Danbuc hit the nail on the head when he mentioned spending a little time in a shop, working for free, just to learn the ropes a bit, and ultimately see if he likes it. My friend mentioned above did that for about a year (for free) before making the commitment to go back to school. That's a great place to start, while keeping his current job. That way he can see if the job is what he hopes it will be before making a firm commitment.
 

·
Registered
Joined
·
3,977 Posts
I did just that almost 20 years ago and have worked in both dealership and as an independent shop owner.

Talk him out of it!
Just kidding......... sort of............. maybe not.
If you cannot, PM me and I will give you my number so he can call me, I would be happy to talk to you/him to give you the inside scoop.
what he said.

as a business owner, i never get to work on my own bikes these days. i go into the factory and if there's stuff to do then not doing it costs me $100 per hour.

the money is in routine service, in and out. it can be a bit monotonous at times.

best thing he can do is play with his own bikes. i learnt a lot that way. others around me didn't, and it can show in what sort of knowledge and reputation you gather later on. it's all about later on in life, when you need to be earning enough to buy a house and support a family. that's when how hard you tried to learn 20 years ago pays off. a lot of specialised people, even on here, didn't start out in this field. for example tomtom is a software engineer who started playing with ecu. but by doing what they like, they become experts in the field.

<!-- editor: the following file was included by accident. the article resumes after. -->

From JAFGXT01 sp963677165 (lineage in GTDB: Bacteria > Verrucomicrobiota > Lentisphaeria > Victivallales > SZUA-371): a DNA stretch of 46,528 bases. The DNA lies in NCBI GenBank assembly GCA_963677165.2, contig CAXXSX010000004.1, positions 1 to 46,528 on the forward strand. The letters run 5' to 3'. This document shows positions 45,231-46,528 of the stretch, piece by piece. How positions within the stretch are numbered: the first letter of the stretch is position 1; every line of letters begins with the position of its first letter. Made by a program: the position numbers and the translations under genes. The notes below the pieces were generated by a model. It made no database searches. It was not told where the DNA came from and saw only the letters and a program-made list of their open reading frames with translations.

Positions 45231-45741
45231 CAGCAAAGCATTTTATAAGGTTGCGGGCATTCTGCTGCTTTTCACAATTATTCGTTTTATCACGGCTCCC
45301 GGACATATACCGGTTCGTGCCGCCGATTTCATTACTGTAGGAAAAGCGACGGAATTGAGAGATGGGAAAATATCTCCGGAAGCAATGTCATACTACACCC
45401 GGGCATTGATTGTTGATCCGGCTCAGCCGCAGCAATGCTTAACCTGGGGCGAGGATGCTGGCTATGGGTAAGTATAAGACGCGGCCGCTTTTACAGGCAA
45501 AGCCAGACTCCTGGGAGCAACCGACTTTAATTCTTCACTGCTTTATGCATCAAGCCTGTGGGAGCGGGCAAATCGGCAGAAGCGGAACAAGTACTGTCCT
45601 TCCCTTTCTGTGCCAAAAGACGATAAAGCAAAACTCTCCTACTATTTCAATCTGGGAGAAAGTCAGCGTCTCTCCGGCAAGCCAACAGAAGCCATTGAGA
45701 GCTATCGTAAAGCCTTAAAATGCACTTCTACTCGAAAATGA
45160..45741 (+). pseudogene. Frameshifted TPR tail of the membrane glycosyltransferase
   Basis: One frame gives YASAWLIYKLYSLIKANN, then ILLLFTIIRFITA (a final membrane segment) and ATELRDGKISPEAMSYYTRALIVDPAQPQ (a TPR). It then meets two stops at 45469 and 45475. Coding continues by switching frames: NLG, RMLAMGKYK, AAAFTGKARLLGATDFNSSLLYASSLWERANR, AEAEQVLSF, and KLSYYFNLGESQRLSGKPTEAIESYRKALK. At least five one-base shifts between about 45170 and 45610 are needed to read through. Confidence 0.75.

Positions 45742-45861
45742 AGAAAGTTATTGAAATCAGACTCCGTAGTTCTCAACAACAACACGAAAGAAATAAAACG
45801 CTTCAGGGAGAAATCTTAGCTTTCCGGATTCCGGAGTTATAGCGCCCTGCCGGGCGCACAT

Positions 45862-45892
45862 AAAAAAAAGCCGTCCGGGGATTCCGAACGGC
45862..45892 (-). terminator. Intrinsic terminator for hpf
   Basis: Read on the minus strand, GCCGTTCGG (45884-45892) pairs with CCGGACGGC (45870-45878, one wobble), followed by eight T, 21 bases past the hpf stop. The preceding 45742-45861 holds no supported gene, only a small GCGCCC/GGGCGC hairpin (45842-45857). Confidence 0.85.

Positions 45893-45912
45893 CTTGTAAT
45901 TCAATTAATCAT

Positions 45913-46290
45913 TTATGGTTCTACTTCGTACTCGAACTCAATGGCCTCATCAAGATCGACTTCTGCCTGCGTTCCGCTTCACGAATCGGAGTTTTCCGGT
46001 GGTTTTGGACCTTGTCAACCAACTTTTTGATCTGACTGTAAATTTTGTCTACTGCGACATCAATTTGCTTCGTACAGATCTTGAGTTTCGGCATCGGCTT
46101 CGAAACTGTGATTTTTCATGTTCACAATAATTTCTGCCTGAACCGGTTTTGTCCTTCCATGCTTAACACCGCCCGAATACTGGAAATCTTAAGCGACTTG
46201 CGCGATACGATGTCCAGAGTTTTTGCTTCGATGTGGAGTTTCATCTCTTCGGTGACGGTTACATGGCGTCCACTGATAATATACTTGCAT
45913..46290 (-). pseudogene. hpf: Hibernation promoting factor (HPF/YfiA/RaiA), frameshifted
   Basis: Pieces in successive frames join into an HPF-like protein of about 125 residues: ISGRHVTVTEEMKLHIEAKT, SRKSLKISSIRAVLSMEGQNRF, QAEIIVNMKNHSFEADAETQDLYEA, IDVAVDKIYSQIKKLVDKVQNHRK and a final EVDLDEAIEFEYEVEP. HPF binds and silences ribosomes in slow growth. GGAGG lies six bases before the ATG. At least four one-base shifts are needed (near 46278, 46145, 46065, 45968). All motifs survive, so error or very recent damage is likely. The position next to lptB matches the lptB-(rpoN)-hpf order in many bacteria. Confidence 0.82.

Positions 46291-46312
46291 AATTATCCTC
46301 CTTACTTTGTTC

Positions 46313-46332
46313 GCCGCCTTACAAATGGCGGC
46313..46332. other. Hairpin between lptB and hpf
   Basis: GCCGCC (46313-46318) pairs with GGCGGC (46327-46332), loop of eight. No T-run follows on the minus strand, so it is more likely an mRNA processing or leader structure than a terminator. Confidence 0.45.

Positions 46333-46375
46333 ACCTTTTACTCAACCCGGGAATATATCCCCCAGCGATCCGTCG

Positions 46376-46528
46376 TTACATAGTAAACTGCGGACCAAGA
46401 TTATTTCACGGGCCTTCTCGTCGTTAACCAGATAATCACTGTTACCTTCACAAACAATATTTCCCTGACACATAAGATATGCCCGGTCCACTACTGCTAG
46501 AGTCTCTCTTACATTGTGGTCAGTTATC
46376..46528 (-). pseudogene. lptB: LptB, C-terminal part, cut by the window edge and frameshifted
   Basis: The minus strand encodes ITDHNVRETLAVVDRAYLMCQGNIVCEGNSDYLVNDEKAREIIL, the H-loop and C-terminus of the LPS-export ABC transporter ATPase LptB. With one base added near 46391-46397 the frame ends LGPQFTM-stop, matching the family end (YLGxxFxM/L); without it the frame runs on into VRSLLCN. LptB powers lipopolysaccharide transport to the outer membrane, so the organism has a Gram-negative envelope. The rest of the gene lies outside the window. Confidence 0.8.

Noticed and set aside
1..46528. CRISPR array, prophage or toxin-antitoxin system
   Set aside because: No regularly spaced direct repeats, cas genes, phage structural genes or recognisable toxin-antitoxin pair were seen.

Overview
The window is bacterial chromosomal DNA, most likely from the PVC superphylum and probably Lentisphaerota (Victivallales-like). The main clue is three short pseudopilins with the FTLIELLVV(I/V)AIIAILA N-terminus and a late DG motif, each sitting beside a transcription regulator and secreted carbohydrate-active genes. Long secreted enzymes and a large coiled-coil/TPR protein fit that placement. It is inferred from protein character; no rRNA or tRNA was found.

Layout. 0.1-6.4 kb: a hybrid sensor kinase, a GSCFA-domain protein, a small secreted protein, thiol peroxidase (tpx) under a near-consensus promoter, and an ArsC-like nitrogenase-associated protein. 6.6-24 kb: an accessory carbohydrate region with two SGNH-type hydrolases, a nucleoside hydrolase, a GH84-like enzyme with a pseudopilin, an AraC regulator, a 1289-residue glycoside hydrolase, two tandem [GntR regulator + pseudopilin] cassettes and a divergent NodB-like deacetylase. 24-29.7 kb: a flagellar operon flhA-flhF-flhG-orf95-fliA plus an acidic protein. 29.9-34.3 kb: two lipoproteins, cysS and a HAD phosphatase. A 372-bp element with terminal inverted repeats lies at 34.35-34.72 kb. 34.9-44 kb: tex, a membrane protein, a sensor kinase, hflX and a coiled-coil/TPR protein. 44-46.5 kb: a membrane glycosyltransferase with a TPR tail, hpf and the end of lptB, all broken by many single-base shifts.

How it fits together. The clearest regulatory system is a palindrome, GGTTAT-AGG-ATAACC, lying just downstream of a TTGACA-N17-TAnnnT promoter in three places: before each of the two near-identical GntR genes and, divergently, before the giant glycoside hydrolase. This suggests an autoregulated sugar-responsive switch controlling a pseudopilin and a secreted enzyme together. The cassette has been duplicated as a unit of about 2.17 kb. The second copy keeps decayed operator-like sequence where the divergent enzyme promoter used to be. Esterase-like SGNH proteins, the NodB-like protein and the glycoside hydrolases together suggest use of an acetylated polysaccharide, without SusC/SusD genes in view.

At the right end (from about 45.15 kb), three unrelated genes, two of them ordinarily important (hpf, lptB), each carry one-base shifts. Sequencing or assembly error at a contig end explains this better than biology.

never be afraid to specialise. specialising in garden variety old shit can be a bit of a bad step though, as you really need an owner base who aren't broke and prone to whining. but, look at the guys who are known as (for instance) rd/tz specialists or that sort of thing. there is money to be made if the demand is good. and the reality is, the market for the old stuff is dropping slower than the amount of people in it doing the work. like old school body work, etc, a lot of this stuff is a bit of a dying art.

but i'm just rambling now.

as bruce meyers says, if he's good at it, he'll be busy.

the trick can be, if you own a business, not allowing it to run you.
 

·
Registered
Joined
·
446 Posts
My nephew is in his early 20s and an MMI grad. He's not married but lives with his gf.
Seems to have a good thing going working for a dealership but he's not exactly pimping it either.

Have him read "Bachelor Pad Economics" and then decide what he's going to do. At the end of the day if he keeps his costs low and doesn't do stupid shit it won't really matter what job he uses to earn his money.
 
  • Like
Reactions: DucmanST3

·
Premium Member
Joined
·
1,198 Posts
Discussion Starter #7
I want to thank each of you who posted advise on this thread. A sincere thank you.

I'll print it out and discuss it with Gavin. I know he will be appreciative of all the input.

Anyone who wishes to make additional comments is welcome.

Muchas gracias,

Bob
 
1 - 7 of 7 Posts
Top